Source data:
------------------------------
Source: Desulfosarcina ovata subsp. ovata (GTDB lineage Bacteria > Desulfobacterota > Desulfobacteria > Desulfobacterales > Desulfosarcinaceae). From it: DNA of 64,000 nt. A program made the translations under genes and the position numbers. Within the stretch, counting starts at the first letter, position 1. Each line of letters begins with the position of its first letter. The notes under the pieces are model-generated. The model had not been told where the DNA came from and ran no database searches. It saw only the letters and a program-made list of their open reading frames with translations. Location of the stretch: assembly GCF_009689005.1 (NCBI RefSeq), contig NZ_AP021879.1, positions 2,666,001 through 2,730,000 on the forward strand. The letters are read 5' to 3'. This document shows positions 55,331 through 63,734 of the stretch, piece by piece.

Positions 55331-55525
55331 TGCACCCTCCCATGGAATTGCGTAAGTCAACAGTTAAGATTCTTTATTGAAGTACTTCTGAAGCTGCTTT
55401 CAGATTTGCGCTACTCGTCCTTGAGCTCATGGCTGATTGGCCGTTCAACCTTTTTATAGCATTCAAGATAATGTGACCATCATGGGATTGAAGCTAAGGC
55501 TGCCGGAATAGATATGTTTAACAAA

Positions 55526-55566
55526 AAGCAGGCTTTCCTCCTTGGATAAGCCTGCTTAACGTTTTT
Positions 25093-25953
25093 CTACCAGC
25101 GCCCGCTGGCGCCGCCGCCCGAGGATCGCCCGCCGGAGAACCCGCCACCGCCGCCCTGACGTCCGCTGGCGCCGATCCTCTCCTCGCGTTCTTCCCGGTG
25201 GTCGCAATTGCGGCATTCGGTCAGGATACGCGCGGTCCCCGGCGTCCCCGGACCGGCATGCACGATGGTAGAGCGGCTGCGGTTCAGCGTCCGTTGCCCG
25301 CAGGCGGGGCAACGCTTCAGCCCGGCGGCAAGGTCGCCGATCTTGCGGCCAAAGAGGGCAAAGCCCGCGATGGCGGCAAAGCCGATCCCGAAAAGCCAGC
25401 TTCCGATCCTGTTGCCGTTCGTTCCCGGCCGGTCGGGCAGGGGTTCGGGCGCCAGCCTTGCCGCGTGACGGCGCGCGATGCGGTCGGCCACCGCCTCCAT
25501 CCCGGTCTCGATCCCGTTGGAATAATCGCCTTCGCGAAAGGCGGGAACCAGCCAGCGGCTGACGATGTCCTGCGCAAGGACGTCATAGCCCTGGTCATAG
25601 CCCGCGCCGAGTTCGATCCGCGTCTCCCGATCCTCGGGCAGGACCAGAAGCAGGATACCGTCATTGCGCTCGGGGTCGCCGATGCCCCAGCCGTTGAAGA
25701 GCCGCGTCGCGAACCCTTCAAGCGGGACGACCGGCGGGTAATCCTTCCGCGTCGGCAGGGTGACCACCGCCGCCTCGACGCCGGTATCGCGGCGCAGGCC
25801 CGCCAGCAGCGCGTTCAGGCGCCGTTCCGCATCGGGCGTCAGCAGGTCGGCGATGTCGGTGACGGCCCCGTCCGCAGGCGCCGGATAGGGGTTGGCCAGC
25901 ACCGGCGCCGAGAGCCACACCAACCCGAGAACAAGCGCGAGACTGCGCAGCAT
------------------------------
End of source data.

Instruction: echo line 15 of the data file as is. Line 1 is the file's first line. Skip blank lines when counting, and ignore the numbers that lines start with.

25601 CCCGCGCCGAGTTCGATCCGCGTCTCCCGATCCTCGGGCAGGACCAGAAGCAGGATACCGTCATTGCGCTCGGGGTCGCCGATGCCCCAGCCGTTGAAGA